Wednesday, March 24, 2010

Bluesette's Crew In The Soup

We haven't been sailing yet this year. February brought snow, this month Spring was showing some promise with some nice days last week, but this week we have cold weather 5°C (40°F) again and rain. It's a good time to make some of Pandabonium's split pea soup for the restless crew of Bluesette.

Some of my favorite foods are not easily available in Japan such as vegetarian chili, refried beans, or pea soup. Japanese food is great, but we all like a change once in a while. Luckily I have a source for dried organic beans and split peas (Tengu Natural Foods), so I can make my own comfort foods.

Here's how I make it - give it a try:

Hopefully, you have a pressure cooker.
Why a pressure cooker? First because the air is pushed out during cooking which saves a lot of the vitamins and flavor of the food. Second, your cooking time will be far less, and third, you'll save up to 70% of the energy you would otherwise use. But don't worry if you don't have one, you can still enjoy this soup.

What you'll need:

* 1 1/3 Tbsp. olive oil (20 ml)
* 1 onion, chopped
* 3 cloves garlic, minced
* 1-1/2 cups chopped carrots (350 ml)
* 4 cups vegetable broth (1000 ml) - preferably homemade or "low sodium organic"
* 1 cup dried split peas, sorted and rinsed (240 ml)
* 1 tsp. dried thyme leaves (5 ml)
* 1/2 tsp. ground chili pepper (2.5ml)
* 1/2 tsp. salt (2.5 ml) - optional, I leave it out for my hypertension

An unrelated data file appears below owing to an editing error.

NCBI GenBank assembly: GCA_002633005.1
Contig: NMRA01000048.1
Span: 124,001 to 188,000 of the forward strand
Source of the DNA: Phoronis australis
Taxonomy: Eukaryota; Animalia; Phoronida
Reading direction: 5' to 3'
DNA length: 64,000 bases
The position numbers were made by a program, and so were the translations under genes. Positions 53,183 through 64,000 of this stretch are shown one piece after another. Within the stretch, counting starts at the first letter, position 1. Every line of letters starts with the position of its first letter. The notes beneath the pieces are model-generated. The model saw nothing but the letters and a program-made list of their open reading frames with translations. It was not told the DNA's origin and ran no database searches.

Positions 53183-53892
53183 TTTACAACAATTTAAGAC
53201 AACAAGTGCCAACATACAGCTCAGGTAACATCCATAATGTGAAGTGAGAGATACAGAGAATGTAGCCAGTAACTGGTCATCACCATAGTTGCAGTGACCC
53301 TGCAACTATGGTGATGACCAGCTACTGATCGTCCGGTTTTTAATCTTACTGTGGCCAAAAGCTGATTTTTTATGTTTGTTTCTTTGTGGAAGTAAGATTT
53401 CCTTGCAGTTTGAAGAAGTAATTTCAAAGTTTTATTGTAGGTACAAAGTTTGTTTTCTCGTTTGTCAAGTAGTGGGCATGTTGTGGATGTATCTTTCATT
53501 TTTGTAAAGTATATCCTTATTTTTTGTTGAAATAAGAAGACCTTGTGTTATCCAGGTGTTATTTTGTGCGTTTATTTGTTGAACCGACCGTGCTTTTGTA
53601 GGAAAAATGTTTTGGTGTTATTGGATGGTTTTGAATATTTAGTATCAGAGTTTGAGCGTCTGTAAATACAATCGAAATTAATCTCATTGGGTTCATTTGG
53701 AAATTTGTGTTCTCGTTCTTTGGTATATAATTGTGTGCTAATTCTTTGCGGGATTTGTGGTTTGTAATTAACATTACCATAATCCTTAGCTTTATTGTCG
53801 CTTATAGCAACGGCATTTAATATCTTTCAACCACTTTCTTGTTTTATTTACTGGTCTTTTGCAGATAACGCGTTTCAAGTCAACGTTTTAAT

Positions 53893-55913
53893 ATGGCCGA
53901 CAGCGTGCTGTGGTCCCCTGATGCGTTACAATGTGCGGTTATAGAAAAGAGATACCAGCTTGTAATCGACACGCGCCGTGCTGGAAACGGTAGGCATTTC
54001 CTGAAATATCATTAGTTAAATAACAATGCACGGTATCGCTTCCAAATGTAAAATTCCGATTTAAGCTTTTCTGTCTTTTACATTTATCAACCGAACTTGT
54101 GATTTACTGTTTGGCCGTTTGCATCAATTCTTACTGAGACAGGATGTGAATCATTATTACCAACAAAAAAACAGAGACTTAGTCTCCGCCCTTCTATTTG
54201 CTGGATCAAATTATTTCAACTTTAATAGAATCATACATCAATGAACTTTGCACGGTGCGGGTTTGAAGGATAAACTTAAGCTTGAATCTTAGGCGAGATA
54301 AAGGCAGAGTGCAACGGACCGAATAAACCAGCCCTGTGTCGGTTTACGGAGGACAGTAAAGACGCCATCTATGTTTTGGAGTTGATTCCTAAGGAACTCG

* 1/4 tsp. pepper (1.25 ml) - careful. I'm not a fan of hot seasoning and use less, but this amount seems right to many sailors.
* 3/4 cup uncooked brown rice (175 ml)

Some people would add chopped celery - feel free to improvise.

Heat the oil in the open pressure cooker and saute onion, garlic, and carrots for 5 minutes, stirring frequently. Add vegetable broth, split peas, thyme, chili pepper, salt and pepper to pressure cooker. Cover and bring up to pressure. Cook for 10 to 12 minutes.

Meanwhile, steam the brown rice in a rice cooker, pressure cooker, or microwave rice cooker. Depending on the method, you may want to start the rice first.

Release pressure on the soup (I use the cold water method to bring it down quickly), open and stir in the brown rice. You're done. Enjoy!

I get about six servings from this recipe. Leftovers can be put into containers and kept in the refrigerator for a few days, or frozen for a couple of weeks. The rice absorbs water over time, so when you reheat it on the stove or in the microwave you'll need to add a little water or soymilk to get the consistency you like.

Add a salad and a French baggette and you have a great lunch or dinner.

Until next, sweet sailing.

Sunday, March 14, 2010

Art Is What Artists Do

Profuse thanks to our "Viking Invader", Martin, for this video clip of Scottish yacht designer Alfred Mylne's yachts sailing on the Clyde in the 1930s.

I am totally blown away by their beauty. The long, slender hulls, the massive size of the sails, their symmetry and grace belying the raw power of the wind that they capture as they surge seemingly without effort through the waters of the Clyde. It takes my breath away.

To me, these boats make the modern America's Cup contenders with their cold, corporate advertising plastered across their hulls and high-tech plastic/composite parts, for all their speed, look gawky and pathetic by comparison.

And what's up with calling a boat by a corporate name, anyway? OK, so the winner's name is "USA-17" but the original name is "BMW Oracle Racing 90". How lame is it to name a boat BMW Oracle? And then USA-17? What is that - afterthought without the thought? Lame is as lame does. Corporate bozos.

Where is god, country, wife, mother, nature, music, sailing history, or other inspiration? In days past there were names like Puritan, Vigilant, Resolute, Rainbow, Kukabura III, Luna Rosa, Constellation, Freedom, Young America, and Team New Zealand "Black Magic".